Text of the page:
Existential Concept: Freedom and Death

Ken Wais 12/4/11

Next, we come to the deepest realm of the Existential philosophy.  We are aware of ourselves and know we are headed to death in a meaningless reality.  This I have described above.  But, there is a positive side too.  In the face of death and our pointless lives we have freedom, we are free to do as we think and feel.  Though, it all comes to nothing, we are free to live and express ourselves and possibly learn of this meaningless world.  There are limits to our freedom.  Existentialism is not Anarchism.  The twine that binds Existentialism to Science proper is strong.  We should not let our free minds indulge in anti-biologic actions or behavior.  We shouldn’t violate evolutionary inherited behavior through our genes.  Things like: not killing one of your species, or engaging in sex with one of your same sex, parent-child incest for instance. Why? Well, not because there is meaning in adhering to evolutionary drives, but our conformance to these innate principles gives us the opportunity to know, to keep being free to learn and grow.  The Existential Concept does affirm purposelessness, but not that we shouldn’t try to understand why it’s purposeless.  And yes there are some whom always choose to die, or rape, or commit acts of murder, or extreme incest, homosexuality and so on.  But they have had the ability to choose.

            Choice

            Think of yourself as a conscious entity.  From the time you achieve your state of being, you are aware of yourself, but moreover, you have something so special to human beings: choice.  You can choose to be this way or that.  Even, if you are under duress, threatened, or even facing torture, you as a conscious being can make a choice.  You can express your freedom of mind by choosing.  Sometimes in my past, I’ve felt as if I wanted to murder certain people, but I didn’t. Because I chose not to do that.  In every minute of my life now passing I know that all that I do is my conscious decision.  I am aware of my ability to choose.  Then in the face of knowing that I will die, I can choose to do all I desire, though it has no meaning.  Against the backdrop of a hard cold layer of non-existing, I can make a living beautiful plane of creation, like writing this article now.  This is what freedom means in Existentialism.  Though, we live meaningless lives, we are free to choose how we live them.  It doesn’t mean that all of us live happy lives, or there is no oppression, hate, like racial animus, or wrong-doing, like swindling.  It means we, as a human species we have the quality of free will without determination by anything.  Yes it is true, that there are people without this ability.  And yes they are reduced as human beings.  Think of the mental insane, or those suffering mental diseases, they are not fully human.  But, this doesn’t detract from the point the most of us are free to be as we choose. It doesn't detract from my point in any respect. Existentialism in its simplest terms says: what is, is all there is! There is no purposive end to it all. Don't go making up any Gods to explain it or seeking false meaning in existence.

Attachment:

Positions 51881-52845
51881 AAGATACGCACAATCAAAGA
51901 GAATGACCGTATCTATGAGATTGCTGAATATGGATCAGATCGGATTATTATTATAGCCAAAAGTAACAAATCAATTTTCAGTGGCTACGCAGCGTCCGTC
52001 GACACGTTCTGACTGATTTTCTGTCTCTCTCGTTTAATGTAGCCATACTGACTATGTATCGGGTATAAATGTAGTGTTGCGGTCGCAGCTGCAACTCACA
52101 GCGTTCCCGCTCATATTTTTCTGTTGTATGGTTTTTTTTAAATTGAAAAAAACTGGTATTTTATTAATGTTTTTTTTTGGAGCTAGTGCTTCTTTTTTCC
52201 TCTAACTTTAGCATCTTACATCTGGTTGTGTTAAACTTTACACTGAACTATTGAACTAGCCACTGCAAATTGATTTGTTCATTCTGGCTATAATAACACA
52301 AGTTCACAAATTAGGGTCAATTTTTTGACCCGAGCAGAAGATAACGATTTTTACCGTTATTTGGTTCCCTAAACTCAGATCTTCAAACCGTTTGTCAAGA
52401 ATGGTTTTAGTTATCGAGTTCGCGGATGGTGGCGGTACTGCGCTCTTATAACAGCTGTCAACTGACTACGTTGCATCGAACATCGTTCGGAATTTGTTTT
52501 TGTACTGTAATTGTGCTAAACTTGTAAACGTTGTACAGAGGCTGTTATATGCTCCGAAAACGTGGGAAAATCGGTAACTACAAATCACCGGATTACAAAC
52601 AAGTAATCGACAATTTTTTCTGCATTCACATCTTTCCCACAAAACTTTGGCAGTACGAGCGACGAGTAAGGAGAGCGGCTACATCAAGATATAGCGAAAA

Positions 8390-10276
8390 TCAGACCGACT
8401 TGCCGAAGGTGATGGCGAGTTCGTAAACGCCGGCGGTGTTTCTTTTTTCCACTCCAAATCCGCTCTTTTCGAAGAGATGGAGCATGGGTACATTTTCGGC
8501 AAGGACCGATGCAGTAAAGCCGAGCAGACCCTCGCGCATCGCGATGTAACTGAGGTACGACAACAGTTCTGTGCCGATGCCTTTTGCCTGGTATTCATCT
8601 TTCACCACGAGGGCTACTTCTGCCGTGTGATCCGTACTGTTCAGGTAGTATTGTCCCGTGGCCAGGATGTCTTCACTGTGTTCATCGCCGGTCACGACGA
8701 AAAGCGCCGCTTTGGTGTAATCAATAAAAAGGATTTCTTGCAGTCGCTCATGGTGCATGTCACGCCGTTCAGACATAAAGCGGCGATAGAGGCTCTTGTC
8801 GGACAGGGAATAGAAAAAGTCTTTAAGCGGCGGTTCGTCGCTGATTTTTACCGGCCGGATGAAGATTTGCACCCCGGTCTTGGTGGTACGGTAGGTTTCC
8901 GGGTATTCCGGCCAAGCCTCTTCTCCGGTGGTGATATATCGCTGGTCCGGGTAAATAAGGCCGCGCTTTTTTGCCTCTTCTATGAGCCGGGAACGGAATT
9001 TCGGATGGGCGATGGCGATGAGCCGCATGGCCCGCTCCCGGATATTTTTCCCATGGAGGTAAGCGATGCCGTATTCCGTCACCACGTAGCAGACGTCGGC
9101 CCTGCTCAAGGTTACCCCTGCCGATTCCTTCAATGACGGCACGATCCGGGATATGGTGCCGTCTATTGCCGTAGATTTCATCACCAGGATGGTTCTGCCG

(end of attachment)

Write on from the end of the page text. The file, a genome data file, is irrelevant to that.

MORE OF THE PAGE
But, this doesn’t solve the problem of meaning.  We still lead meaningless lives, knowing we will die in time.  Existentialism exhorts us to live free, to know our pointless fates and live as if we will die any moment. Which doesn't mean to live recklessly, in fact, quite the opposite. If you are in a dangerous situation and could be killed at a moment's notice, you are careful, suspicious and highly reflective of every action you take. You weigh your actions in this situation and decide on the best path to fulfill your goals. You don't engage in deceptions about what faces you. Imagine living in a deadly war zone marked by sniper fire and bloody combat. You would be constantly striving to live each day out with whatever intention you had in your mind. This is what living your life existentialally means. 

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